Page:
Any cyclists or runners out there??  Today I have a guest post that should be of interest: using inclines to enhance your training

While I’m not hopping on a bike anytime soon, I have been using hill sprints as a “finisher” to most of my workouts lately.  Killer on the legs and lungs, but helpful in SO many ways. 

Read on to learn WHY.


Up, Up and Away: How to Use Hills to Enhance Your Training

A good hill will take your fitness program up a notch or two.  Uphill training builds leg strength, prevents injuries, increases stride power, increases your running efficiency, and reduces the impact on your legs.

Hills, including stairs and stadiums, provide an excellent training tool for runners.  You can incorporate a variety of workouts on a long hill and develop the skills needed for almost any race – hills are particularly helpful for long distance runners.  Hills are powerful as long as you take a gradual approach and choose the right workout routine.

Hill sprints

Steep hill sprints are short but intense and provide two key benefits.  They strengthen your running muscles, so you’re less prone to injury.  They also improve the efficiency and power of your stride, so you’re able to cover more ground with less effort.  The results of a few minutes of uphill sprints are definitely worth the effort.  Check out the brands online at to ensure you have the right gear for hill sprints.


Uphill bike riding

When you’re riding uphill, it’s you and your bike against the hill.  The ride stretches your body to extremes as you defy gravity and make your way up.

Hills pose a serious challenge on your muscles.  The ride is considered a high-intensity activity that expands the strength and definition of the muscles in your legs.  The individual muscle cells in the legs become enlarged in a process called hypertrophy, and immediately increases your physical power.  The workout also tears myofibrils (individual fibers) within the muscles and stimulates the release of repair cells.  The repair cells attach to damaged fibers and increase the diameter to build your muscles over time.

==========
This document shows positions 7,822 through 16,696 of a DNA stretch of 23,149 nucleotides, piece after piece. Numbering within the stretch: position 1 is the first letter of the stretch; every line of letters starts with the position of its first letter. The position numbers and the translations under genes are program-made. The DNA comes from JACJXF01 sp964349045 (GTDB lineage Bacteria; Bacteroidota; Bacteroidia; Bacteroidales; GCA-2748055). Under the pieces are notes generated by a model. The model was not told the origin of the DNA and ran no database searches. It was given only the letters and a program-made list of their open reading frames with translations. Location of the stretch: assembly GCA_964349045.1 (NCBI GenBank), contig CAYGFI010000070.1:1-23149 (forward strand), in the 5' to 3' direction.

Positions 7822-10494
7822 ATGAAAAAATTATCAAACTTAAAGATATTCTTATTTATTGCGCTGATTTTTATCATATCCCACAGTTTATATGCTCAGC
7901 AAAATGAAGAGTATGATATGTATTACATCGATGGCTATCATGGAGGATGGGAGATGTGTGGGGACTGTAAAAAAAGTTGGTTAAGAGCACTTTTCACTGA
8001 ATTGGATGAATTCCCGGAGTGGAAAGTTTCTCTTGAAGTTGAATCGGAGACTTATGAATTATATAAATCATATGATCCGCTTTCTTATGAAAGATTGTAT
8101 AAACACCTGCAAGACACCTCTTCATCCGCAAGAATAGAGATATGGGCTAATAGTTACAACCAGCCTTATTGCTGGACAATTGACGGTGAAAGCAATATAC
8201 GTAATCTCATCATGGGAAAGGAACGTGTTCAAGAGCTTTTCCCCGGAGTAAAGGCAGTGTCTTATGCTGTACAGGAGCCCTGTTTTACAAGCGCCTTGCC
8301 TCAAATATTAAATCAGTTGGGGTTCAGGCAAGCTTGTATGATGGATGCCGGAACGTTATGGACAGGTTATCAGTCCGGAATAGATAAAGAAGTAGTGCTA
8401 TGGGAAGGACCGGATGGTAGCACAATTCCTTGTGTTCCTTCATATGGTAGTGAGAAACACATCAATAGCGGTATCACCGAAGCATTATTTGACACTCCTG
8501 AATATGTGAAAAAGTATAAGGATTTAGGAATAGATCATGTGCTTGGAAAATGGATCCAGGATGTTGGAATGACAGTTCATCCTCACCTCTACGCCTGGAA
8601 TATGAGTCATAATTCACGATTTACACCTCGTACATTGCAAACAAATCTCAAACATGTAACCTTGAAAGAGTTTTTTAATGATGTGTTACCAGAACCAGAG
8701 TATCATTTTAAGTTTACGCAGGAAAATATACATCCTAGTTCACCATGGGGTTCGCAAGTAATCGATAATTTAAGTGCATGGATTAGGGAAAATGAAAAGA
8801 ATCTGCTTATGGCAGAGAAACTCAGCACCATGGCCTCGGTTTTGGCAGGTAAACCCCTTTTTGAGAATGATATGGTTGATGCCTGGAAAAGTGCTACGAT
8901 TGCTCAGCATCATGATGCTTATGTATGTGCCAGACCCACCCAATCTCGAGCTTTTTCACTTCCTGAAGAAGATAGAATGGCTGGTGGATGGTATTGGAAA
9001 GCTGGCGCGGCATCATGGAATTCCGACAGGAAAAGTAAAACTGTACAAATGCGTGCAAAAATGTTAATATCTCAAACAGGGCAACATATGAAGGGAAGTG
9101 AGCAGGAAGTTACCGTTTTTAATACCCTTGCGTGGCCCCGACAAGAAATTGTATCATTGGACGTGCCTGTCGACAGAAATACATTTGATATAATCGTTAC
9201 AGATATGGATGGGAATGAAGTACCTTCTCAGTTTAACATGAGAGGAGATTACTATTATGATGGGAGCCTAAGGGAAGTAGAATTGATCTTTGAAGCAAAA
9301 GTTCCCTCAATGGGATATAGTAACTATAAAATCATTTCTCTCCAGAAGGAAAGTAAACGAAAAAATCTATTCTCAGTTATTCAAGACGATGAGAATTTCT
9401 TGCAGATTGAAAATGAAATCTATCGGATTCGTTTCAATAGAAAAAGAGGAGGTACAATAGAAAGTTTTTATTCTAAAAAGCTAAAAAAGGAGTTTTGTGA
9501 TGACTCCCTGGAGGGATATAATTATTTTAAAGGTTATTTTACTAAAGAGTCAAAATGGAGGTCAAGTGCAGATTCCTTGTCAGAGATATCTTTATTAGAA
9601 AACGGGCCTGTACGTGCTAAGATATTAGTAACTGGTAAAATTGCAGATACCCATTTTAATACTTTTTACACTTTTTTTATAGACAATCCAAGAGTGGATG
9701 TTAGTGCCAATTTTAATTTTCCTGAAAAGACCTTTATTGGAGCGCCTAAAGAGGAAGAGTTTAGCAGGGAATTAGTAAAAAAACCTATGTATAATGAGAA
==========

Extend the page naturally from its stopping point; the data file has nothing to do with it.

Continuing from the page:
Going up

Most runners cringe at the idea of running up a steep, imposing hill.  You must prepare mentally and physically to attack the hill ahead.  Maintain your rhythm and you’ll make molehills out of the steepest mountains.  Here are some tips for uphill training.

  • Shorten your stride.  You need to modify your stride when you’re moving from a flat surface to a hill.  Shorten your stride and slow down your pace so you won’t feel exhausted in the middle of your run.
  • Posture is crucial when you’re going uphill.  Keep your head, shoulders, and back in a straight line over your feet – do not lean back or pull forward.  Your feet should be low to the ground.
  • Pay attention to your breathing.  It says a lot about what your body is feeling.  Faster breaths mean you’re going too fast or bounding too high off the ground.
  • Explosive motions are a waste of energy, so keep your motions light and shorten your stride even more if the gradient increases.  A short and smooth stride is the best way to keeping your breathing in check. You can extend your stride once the gradient decreases.
  • The benefits of hill training depend on the size of the hill.  In general, the training will develop muscle elasticity and power, promote strength endurance, develop control and stabilization, and improve lactate tolerance.
  • Don’t forget to warm up and cool down after your hill sessions.  Two sessions a week will do a lot to improve your running speed and overall fitness.


Rosemary Schiller has a strong passion for running. From technique to equipment and goal setting, she enjoys blogging about the ins and outs of a successful running program.


QUESTION:  Do you incorporate incline work into your training protocol?  Any other things that you do to increase speed/strength?


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  1. Awesome guest post!

    What I miss most about living on the coast is the lack of hills for training. Hill repeats on trails were some of my favorite runs.

    O course I simulate on the treadmill, but it pales in beauty and footing to Pittsburgh hills and Massanutten mountain trails.

  2. Great tips on running hills efficiently! I do like incorporating hills into my runs because I feel like they make me stronger. Never thought to bike up hill though. I’m not a great biker, especially on hills, so I’d probably have to get off and walk until I built up a bit of strength :)